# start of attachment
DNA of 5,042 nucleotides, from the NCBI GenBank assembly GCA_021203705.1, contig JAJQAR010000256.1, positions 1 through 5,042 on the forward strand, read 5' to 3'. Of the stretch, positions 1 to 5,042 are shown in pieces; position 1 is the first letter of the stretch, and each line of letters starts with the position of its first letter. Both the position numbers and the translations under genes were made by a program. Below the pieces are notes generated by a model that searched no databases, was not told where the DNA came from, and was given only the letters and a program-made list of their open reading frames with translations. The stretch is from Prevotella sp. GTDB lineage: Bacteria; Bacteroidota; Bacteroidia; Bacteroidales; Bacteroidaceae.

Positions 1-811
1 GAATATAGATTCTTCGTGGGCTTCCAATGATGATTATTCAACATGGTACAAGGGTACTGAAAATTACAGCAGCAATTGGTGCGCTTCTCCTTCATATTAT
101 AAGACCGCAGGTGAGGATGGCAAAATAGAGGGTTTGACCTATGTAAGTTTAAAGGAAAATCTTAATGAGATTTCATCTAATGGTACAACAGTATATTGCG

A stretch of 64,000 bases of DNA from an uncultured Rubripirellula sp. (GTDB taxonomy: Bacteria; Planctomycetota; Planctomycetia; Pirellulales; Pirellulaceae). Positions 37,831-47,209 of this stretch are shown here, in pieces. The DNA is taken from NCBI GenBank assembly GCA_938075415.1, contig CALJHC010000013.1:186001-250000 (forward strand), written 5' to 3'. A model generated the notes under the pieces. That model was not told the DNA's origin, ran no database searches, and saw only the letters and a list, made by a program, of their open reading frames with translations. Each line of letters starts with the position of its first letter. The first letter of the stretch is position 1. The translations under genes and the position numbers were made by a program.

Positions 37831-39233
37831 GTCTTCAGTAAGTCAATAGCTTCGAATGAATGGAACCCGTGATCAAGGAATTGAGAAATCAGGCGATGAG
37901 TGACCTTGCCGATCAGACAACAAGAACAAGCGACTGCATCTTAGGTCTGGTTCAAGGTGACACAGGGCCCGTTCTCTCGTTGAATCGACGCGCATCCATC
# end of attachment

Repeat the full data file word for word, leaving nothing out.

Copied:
DNA of 5,042 nucleotides, from the NCBI GenBank assembly GCA_021203705.1, contig JAJQAR010000256.1, positions 1 through 5,042 on the forward strand, read 5' to 3'. Of the stretch, positions 1 to 5,042 are shown in pieces; position 1 is the first letter of the stretch, and each line of letters starts with the position of its first letter. Both the position numbers and the translations under genes were made by a program. Below the pieces are notes generated by a model that searched no databases, was not told where the DNA came from, and was given only the letters and a program-made list of their open reading frames with translations. The stretch is from Prevotella sp. GTDB lineage: Bacteria; Bacteroidota; Bacteroidia; Bacteroidales; Bacteroidaceae.

Positions 1-811
1 GAATATAGATTCTTCGTGGGCTTCCAATGATGATTATTCAACATGGTACAAGGGTACTGAAAATTACAGCAGCAATTGGTGCGCTTCTCCTTCATATTAT
101 AAGACCGCAGGTGAGGATGGCAAAATAGAGGGTTTGACCTATGTAAGTTTAAAGGAAAATCTTAATGAGATTTCATCTAATGGTACAACAGTATATTGCG

A stretch of 64,000 bases of DNA from an uncultured Rubripirellula sp. (GTDB taxonomy: Bacteria; Planctomycetota; Planctomycetia; Pirellulales; Pirellulaceae). Positions 37,831-47,209 of this stretch are shown here, in pieces. The DNA is taken from NCBI GenBank assembly GCA_938075415.1, contig CALJHC010000013.1:186001-250000 (forward strand), written 5' to 3'. A model generated the notes under the pieces. That model was not told the DNA's origin, ran no database searches, and saw only the letters and a list, made by a program, of their open reading frames with translations. Each line of letters starts with the position of its first letter. The first letter of the stretch is position 1. The translations under genes and the position numbers were made by a program.

Positions 37831-39233
37831 GTCTTCAGTAAGTCAATAGCTTCGAATGAATGGAACCCGTGATCAAGGAATTGAGAAATCAGGCGATGAG
37901 TGACCTTGCCGATCAGACAACAAGAACAAGCGACTGCATCTTAGGTCTGGTTCAAGGTGACACAGGGCCCGTTCTCTCGTTGAATCGACGCGCATCCATC